A pop-up cycle lane in Reigate that was installed at the weekend will be removed this evening following pressure from the Surrey town’s Tory MP. The lane, on Bell Street, Church Street and High Street, had been introduced to provide safe space for cyclists.
But writing on his blog on Saturday after the temporary infrastructure had been but in place on Friday night, Crispin Blunt, Member of Parliament for Reigate, said he was “appalled at the predicted traffic chaos,” describing it as a “nonsensical cycle scheme.”
Yesterday, Councillor Tim Oliver, leader of Surrey County Council, visited Reigate to meet Blunt and see the scheme for himself.
Blunt said that he later received a message from the councillor “to say that it was his view that the cycle lane scheme, imposed at short notice on Reigate High Street as part of a quick impact fund from DfT for sustainable transport options and part of Covid-19 emergency expenditure, is not achieving what it sets out to do for cyclists or is essential for social distancing for shoppers.”
In a tweet this afternoon, the council confirmed that the temporary cycle lane will be removed tonight.
— Reigate & Banstead LC (@ReigateLC) July 6, 2020
However, a video from this morning shared by the All Party Parliamentary Group on Cycling and Walking (APPGCW), showed little motor traffic on the road, with the poster saying it was “disappointing that Surrey County Council are not letting a proper trial take place.”
The video below shows the pop-up cycle lane in Reigate this morning at 8am.
It was installed on Saturday and it will be removed tonight, mainly due to pressure from the local MP @CrispinBlunt.
— APPGCW (@allpartycycling) July 6, 2020
On Saturday, Councillor Mark Furniss, Surrey County Council’s cabinet member for highways, tweeted that the trial of the cycle lane would “remain in place for a minimum of three weeks” and that the council could “start to make changes after the first week.”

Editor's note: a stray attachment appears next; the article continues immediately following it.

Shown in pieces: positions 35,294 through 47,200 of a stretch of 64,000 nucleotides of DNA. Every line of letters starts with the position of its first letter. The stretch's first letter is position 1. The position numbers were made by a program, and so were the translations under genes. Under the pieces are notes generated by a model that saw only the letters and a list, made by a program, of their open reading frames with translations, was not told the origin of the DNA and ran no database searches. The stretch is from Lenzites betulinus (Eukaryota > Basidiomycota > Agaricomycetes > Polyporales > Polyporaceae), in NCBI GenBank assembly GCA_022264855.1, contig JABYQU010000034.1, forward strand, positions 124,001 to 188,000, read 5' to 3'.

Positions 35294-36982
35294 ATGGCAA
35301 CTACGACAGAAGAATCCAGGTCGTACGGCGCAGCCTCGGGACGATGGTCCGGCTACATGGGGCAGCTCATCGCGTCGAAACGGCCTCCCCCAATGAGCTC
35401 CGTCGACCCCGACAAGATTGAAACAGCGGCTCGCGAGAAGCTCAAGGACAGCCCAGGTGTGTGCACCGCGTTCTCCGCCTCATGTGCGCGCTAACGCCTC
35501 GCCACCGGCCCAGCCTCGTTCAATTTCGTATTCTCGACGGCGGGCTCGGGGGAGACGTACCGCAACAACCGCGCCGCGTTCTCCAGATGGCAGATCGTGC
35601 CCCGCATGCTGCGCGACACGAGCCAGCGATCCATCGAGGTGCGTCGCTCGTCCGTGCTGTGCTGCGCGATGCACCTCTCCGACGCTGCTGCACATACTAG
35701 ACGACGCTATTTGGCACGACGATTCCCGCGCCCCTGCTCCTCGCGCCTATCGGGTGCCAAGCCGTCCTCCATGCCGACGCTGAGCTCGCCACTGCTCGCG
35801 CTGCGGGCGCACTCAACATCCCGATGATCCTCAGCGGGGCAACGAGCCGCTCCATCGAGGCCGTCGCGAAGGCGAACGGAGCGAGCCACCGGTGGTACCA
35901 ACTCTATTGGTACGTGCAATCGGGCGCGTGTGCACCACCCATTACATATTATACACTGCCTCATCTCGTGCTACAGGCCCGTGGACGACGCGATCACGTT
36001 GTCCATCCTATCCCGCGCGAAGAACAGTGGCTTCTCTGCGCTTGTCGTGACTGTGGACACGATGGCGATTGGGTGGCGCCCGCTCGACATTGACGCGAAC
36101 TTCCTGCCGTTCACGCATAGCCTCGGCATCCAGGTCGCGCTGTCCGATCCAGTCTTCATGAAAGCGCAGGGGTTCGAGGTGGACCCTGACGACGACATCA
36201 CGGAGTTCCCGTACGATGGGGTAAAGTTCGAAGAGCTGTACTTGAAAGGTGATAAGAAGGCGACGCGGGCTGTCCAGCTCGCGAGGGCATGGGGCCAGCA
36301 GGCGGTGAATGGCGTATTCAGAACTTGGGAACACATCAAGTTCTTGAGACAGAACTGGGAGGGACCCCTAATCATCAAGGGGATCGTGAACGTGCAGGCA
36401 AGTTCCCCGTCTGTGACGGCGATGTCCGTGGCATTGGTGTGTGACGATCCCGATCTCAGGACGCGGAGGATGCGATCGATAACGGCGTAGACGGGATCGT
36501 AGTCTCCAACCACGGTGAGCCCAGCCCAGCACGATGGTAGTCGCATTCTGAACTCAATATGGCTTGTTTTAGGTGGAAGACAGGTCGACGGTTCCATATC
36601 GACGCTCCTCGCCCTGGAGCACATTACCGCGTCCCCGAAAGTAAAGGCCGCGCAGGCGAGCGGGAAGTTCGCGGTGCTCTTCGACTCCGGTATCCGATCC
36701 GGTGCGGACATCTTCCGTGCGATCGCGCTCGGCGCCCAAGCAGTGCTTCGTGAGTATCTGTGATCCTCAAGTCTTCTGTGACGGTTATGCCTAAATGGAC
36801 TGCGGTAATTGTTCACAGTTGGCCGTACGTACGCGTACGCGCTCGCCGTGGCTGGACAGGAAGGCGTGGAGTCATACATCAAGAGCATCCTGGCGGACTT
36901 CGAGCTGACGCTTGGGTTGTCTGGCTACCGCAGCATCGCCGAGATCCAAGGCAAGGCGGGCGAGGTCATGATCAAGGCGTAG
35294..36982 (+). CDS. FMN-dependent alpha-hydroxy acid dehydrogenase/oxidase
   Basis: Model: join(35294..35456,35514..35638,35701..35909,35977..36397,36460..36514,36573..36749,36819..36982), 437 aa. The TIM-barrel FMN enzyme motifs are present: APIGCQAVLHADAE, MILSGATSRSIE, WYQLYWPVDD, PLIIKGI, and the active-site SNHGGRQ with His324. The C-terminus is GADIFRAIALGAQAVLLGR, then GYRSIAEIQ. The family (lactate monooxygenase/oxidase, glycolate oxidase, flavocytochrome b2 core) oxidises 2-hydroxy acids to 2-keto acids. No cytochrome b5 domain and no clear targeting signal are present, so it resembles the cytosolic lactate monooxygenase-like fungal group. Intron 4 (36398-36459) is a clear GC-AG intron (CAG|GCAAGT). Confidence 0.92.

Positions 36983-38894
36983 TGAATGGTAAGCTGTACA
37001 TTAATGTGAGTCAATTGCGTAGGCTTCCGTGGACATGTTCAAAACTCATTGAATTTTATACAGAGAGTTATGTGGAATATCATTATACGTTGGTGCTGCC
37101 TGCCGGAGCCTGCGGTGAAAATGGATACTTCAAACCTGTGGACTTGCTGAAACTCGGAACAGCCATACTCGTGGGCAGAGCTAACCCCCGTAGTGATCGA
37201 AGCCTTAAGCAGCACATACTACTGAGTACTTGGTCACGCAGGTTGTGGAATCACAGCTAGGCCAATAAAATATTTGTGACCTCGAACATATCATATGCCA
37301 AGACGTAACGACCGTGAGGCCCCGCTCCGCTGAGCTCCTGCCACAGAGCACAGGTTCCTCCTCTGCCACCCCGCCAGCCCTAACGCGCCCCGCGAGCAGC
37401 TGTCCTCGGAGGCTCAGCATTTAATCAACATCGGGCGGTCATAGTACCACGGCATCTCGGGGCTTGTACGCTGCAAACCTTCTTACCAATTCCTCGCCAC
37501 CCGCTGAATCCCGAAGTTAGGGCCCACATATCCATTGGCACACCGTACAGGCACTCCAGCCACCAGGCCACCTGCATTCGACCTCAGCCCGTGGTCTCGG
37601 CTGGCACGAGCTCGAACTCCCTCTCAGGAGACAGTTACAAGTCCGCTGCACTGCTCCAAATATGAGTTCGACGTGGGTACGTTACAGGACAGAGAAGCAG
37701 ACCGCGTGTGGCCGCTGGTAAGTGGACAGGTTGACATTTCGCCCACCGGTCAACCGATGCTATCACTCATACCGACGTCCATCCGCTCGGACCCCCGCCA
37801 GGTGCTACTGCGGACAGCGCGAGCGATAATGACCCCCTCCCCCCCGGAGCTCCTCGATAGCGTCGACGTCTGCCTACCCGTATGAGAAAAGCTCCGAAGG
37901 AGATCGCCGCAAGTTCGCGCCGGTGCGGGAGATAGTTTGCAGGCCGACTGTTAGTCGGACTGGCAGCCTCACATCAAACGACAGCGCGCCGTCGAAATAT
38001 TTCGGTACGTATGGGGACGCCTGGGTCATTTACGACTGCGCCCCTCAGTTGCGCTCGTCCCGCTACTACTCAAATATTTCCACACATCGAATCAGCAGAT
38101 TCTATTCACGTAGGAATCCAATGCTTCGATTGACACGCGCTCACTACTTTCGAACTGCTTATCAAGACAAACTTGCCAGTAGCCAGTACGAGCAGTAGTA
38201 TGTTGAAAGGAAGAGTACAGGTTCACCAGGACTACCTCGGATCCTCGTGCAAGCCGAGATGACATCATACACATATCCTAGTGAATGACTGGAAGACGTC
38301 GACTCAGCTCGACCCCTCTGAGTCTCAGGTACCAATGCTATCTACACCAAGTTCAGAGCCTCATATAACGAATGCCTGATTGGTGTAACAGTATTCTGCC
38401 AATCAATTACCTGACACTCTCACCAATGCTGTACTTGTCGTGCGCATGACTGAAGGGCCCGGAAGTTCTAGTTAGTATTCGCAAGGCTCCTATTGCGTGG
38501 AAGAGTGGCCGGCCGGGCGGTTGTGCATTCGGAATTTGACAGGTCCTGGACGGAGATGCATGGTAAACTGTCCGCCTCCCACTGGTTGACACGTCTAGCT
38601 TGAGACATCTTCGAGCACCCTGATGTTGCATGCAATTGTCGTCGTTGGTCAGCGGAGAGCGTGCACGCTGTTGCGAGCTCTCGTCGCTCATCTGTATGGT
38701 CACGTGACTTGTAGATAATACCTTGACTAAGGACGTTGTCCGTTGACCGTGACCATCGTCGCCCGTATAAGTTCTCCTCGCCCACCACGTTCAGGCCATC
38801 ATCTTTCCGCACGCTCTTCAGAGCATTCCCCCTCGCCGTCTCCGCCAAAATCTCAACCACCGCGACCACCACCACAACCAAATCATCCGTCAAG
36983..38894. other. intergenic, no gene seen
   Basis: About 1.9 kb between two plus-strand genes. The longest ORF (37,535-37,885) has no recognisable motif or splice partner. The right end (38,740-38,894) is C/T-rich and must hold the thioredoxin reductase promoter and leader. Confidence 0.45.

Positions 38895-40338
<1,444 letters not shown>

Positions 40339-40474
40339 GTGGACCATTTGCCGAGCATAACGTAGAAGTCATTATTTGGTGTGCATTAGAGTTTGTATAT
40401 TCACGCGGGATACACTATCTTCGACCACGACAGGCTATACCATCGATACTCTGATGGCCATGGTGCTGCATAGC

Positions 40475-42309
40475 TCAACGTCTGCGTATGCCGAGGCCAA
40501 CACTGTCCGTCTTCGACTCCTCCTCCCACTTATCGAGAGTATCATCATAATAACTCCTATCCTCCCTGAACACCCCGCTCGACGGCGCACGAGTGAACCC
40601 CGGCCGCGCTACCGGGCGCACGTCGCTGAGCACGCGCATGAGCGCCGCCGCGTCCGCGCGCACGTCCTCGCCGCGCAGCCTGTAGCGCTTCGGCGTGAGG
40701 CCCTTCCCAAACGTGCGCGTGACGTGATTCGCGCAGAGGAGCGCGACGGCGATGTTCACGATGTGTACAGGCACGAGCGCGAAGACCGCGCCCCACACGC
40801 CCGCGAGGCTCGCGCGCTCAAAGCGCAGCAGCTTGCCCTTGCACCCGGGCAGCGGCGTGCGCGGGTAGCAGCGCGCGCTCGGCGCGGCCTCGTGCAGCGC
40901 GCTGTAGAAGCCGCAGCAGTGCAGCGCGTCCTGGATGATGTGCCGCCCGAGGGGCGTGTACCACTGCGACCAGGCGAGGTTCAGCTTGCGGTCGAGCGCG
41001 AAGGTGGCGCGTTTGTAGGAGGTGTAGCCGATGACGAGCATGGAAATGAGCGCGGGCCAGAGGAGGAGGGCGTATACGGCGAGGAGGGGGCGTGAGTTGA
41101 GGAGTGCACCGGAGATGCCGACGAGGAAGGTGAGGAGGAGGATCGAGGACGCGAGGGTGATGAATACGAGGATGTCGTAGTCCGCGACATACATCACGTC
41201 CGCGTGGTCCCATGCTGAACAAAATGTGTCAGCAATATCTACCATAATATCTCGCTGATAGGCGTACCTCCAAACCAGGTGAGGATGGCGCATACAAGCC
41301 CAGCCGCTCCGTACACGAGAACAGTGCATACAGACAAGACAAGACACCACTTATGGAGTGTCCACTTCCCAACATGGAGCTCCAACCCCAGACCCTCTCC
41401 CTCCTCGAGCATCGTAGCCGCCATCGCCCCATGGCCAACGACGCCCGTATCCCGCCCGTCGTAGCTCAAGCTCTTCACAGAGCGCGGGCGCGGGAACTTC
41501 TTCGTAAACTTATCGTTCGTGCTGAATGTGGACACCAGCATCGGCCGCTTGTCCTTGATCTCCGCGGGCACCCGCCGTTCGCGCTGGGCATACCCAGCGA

This trial will remain in for a minimum of 3 weeks. We can start to make changes after the first week once we see how commuter and recreational traffic works with the trial. https://t.co/girgOlMc6b
— Cllr Matt Furniss (@mpfurniss) July 5, 2020
As it turns out, the lane has lasted just three days – a similar situation to what has happened to temporary cycle lanes in Filton, South Gloucestershire, and Trafford, Greater Manchester, that were quickly removed after motorists complained.
Blunt insisted in an update to his blog today that he believes most of the temporary active travel schemes being implemented in Surrey are “welcome and delivering benefits for sustainable transport.”
However, last week it was confirmed that Surrey County Council had only received half of the indicative £1.696 million first tranche emergency active travel funding from the Department for Transport (DfT).
Councils that failed to receive their full allocation missed out because their plans were deemed by the DfT to not meet the standards it had stipulated when it invited local authorities to submit their proposals for what they would use the money for.
Announcing the county’s temporary infrastructure plans last week, Councillor Furniss confirmed that it would provide £848,000 in funding to make up the shortfall, and said: “These schemes are important to give people the confidence to travel back to our town centres, and to support the people who rediscovered walking and cycling during the lockdown.
“I hope the new cycle lane in Reigate town centre will encourage more people to use their bikes to get around the town.
“Transportation is responsible for 46 per cent of Surrey’s carbon emissions, so it’s essential we find innovative ways to help people find cleaner ways to travel.
“And for individuals, walking and cycling are good for physical and mental health,” he added.
Simon has been news editor at road.cc since 2009, reporting on 10 editions and counting of pro cycling’s biggest races such as the Tour de France, stories on issues including infrastructure and campaigning, and interviewing some of the biggest names in cycling. A law and languages graduate, published translator and former retail analyst, his background has proved invaluable in reporting on issues as diverse as cycling-related court cases, anti-doping investigations, and the bike industry. He splits his time between London and Cambridge, and loves taking his miniature schnauzer Elodie on adventures in the basket of her Elephant Bike.